The above mentioned email ID has been shutdown, thus breaking the chain to obtain decryption keys for infected systems. This implies that even after the ransom is paid (though not recommended), there’s no recourse to save the infected machines.
What vulnerabilities are exploited? It uses the previously known SMB vulnerability, CVE-2017-0143 / MS17-010 (Eternal Blue). As per various open source reports and CERT-IN advisory, it also uses the CVE-2017-199 office RTF vulnerability to download and run the Petya installer. It combines both client-based and network-based attack.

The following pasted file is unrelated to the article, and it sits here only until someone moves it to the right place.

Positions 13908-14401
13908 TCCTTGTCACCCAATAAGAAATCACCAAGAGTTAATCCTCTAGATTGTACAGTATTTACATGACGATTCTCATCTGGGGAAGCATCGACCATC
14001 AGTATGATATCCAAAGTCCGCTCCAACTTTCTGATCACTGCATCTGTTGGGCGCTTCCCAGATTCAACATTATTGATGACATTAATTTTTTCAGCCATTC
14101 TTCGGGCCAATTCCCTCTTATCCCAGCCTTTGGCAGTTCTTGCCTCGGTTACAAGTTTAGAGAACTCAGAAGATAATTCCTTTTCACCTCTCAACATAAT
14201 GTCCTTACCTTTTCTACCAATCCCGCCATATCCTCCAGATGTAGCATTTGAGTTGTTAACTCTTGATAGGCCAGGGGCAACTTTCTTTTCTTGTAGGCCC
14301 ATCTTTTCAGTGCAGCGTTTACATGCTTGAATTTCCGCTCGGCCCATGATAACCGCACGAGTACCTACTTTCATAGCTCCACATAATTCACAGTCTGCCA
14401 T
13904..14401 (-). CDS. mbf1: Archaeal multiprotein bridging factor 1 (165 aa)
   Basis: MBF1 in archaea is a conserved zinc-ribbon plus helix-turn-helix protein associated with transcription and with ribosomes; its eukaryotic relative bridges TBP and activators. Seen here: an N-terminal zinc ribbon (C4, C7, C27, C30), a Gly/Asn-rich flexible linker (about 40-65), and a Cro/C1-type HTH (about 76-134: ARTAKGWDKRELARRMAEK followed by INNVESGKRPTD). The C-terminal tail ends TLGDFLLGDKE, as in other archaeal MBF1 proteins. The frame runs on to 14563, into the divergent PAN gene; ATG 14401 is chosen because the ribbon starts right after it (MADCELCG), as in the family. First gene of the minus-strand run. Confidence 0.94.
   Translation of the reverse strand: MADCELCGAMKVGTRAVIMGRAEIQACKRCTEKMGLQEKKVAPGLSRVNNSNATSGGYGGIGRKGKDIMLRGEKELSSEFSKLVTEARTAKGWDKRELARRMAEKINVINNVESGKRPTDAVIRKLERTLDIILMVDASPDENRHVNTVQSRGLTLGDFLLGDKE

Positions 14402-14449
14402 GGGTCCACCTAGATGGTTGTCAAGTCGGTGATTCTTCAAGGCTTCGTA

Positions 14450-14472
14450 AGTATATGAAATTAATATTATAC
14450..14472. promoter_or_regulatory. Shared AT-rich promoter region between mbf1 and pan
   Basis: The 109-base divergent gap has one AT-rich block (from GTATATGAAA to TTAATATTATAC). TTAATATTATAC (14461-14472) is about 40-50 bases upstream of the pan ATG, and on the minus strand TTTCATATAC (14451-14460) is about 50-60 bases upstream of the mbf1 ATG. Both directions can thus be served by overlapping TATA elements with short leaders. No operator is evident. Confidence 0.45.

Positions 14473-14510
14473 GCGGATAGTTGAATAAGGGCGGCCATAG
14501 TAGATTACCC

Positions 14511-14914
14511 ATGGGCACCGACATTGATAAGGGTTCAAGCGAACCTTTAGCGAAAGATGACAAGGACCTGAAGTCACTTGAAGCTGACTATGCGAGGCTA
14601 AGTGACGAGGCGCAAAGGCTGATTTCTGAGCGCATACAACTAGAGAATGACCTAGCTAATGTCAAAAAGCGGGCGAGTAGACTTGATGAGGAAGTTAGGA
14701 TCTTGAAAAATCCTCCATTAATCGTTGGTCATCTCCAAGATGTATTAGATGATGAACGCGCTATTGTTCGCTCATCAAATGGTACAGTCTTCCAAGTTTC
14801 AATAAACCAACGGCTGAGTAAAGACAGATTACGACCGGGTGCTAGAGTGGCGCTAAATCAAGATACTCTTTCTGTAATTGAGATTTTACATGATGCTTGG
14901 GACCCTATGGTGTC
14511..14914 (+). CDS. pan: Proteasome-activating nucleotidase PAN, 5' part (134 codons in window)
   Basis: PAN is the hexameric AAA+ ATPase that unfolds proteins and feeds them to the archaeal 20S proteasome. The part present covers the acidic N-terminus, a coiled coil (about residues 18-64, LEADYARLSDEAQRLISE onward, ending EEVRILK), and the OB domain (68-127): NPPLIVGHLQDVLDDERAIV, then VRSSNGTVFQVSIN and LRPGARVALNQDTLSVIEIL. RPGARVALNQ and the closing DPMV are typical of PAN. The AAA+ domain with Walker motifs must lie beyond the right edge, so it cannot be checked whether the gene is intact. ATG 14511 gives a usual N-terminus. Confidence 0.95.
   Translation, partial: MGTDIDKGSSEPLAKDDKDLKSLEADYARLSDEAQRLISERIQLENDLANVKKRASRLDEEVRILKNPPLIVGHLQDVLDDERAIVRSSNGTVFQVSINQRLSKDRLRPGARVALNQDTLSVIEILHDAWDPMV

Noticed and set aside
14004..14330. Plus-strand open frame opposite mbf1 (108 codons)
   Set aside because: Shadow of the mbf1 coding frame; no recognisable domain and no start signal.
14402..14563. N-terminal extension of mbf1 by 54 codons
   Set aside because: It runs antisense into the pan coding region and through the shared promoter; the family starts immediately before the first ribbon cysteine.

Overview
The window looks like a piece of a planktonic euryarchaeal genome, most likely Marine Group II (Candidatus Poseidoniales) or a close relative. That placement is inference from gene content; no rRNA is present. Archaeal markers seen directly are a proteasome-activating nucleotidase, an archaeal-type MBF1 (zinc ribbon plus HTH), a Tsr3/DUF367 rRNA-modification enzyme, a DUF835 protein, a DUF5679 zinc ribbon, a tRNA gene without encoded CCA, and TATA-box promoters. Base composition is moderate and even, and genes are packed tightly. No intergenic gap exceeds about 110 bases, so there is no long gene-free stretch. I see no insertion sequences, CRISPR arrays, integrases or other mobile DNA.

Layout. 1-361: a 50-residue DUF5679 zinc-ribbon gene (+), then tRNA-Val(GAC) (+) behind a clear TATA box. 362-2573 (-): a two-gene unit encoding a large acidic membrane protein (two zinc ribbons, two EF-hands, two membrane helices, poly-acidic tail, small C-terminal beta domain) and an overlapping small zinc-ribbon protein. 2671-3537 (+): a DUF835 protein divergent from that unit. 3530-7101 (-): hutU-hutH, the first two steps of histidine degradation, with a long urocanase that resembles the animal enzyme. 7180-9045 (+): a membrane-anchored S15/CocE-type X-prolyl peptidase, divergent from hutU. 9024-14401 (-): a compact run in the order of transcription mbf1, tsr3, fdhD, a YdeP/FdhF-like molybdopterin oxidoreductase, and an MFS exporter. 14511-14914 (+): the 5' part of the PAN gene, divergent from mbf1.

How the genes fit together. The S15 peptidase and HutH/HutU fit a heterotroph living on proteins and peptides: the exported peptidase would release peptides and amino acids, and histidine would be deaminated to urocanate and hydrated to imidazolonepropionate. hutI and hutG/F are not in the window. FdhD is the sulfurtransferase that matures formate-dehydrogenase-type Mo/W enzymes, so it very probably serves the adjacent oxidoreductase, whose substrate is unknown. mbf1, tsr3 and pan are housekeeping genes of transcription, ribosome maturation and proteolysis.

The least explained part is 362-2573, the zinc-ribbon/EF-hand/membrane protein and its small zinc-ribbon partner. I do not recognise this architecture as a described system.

How does it spread? It uses EternalBlue MS17-010 to propagate. The ransomware spreads by clicking on links and downloading malicious files over internet and email. These emails contain malicious office documents which use the above mentioned vulnerability to download and run the Petya installer. The installer then executes the SMB exploit (EternalBlue) and spreads to new computers on the same network. It scans the network for specific ports, searches for the vulnerability and then exploits it to inject the malware in the new machine and thus it spreads widely across the network. It is also being reported that the ransomware virus spreads by stealing login credentials using WMIC / PSExec tools. Another infection vector are the software updates published by a little-known Ukrainian firm, MeDoc.